A prospective study of body size and breast cancer in black women

Journal Name: 
Cancer Epidemiol Biomarkers Prev
Authors: 
Palmer,J.R.
ms-Campbell,L.L.
Boggs,D.A.
Wise,L.A.
Rosenberg,L.
Abstract: 
The relation of body mass index (BMI) and weight gain to breast cancer risk is complex, and little information is available on Black women, among whom the prevalence of obesity is high. We assessed BMI and weight gain in relation to breast cancer risk in prospective data from the Black Women's Health Study. In 1995, 59,000 African American women enrolled in the Black Women's Health Study by completing mailed questionnaires. Data on anthropometric factors were obtained at baseline and every 2 years afterwards. In 10 years of follow-up, 1,062 incident cases of breast cancer occurred. Incidence rate ratios (IRR) were computed in multivariable Cox proportional hazards regression. BMI at age 18 years of >/=25 relative to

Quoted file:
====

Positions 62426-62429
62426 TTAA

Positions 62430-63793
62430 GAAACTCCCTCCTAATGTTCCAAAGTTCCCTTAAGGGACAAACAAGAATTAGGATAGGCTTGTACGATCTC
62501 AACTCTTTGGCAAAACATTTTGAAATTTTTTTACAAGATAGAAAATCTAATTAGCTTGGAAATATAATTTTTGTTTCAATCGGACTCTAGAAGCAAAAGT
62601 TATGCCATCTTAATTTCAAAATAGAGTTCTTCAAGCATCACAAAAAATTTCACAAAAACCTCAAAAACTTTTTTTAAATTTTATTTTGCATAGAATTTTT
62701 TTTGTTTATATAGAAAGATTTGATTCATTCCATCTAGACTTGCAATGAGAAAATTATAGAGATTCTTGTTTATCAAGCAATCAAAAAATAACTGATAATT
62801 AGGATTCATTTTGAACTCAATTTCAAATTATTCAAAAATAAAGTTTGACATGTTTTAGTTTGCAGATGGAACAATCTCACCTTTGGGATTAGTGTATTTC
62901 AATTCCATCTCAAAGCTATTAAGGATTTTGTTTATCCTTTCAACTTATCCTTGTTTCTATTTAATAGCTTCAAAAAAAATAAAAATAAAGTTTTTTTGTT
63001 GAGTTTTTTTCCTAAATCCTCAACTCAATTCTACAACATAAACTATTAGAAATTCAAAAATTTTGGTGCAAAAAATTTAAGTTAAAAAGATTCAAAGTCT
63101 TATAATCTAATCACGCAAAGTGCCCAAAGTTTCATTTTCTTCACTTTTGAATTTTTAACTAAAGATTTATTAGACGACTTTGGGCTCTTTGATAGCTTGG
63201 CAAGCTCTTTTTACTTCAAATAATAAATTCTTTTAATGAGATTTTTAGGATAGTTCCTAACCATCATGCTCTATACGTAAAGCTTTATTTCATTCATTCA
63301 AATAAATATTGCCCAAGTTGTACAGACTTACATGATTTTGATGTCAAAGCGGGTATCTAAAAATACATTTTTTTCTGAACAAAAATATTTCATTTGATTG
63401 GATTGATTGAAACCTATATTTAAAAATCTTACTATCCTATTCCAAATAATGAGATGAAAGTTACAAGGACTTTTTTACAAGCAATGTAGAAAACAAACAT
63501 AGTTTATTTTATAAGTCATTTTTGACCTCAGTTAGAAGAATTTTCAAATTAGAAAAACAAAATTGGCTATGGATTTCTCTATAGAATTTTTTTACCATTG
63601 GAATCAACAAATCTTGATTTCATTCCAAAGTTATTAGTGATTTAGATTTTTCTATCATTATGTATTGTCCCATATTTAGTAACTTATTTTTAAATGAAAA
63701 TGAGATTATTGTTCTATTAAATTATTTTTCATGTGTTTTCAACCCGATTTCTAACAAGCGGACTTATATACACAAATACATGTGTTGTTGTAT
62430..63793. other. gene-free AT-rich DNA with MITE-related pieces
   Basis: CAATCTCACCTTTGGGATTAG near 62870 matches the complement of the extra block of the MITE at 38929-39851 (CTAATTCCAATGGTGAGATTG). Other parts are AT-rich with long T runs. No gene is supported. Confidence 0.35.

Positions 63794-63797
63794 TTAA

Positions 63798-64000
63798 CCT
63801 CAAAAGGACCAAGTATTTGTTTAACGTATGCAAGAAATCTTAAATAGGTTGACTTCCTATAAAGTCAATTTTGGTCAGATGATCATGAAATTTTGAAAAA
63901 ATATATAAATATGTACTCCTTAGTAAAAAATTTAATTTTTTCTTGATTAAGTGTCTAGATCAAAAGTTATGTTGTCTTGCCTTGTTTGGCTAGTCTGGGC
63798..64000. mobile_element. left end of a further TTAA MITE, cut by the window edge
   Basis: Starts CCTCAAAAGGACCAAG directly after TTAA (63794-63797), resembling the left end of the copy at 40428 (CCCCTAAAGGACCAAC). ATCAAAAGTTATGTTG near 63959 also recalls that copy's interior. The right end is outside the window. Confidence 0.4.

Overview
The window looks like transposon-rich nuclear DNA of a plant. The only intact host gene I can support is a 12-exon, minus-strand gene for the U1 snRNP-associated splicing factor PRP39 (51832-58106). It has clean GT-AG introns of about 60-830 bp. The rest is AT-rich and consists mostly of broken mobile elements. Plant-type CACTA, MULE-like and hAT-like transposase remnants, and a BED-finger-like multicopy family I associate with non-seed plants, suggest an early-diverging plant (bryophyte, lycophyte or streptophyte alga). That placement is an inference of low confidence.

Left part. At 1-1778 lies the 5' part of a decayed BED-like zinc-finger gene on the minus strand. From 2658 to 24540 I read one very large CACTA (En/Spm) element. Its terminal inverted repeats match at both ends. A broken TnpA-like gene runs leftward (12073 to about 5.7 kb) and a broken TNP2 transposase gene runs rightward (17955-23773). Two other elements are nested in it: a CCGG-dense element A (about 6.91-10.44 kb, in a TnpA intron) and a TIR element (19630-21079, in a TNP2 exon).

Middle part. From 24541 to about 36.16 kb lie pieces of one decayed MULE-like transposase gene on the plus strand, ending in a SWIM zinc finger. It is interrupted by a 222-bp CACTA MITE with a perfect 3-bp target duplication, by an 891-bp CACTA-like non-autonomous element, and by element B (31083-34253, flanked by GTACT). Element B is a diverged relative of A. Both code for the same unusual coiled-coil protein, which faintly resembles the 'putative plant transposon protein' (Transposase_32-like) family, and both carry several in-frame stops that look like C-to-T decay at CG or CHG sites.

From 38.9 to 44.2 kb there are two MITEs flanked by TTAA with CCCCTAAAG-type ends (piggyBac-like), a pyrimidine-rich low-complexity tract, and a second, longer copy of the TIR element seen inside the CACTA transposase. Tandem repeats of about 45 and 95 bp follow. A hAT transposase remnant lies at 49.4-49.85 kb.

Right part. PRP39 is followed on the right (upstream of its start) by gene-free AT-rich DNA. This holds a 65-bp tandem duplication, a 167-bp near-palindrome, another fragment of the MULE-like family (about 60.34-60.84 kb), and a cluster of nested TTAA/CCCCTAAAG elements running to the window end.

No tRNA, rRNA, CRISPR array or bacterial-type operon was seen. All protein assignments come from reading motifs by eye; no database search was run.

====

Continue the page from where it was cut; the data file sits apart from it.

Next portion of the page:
9
2007
Volume: 
16
Pages: 
1795-1802
Keywords: 
10, 1010, Adolescent, Adult, African American, African Americans, African-American, Age Factors, Body Composition, Body Mass Index, Body Size, Breast, Breast Neoplasms, Cohort Studies, epidemiology, Ethnic Groups, factors, Female, genetics, Health, Humans, Incidence, information, Middle Aged, Obesity, older, Overweight, Postmenopause, Premenopause, Prevalence, Prospective Studies, Questionnaires, regression, Research, Research Support, Risk, Risk Factors, support, therapy, understanding, United States, Universities, Weight Gain, women, Women's Health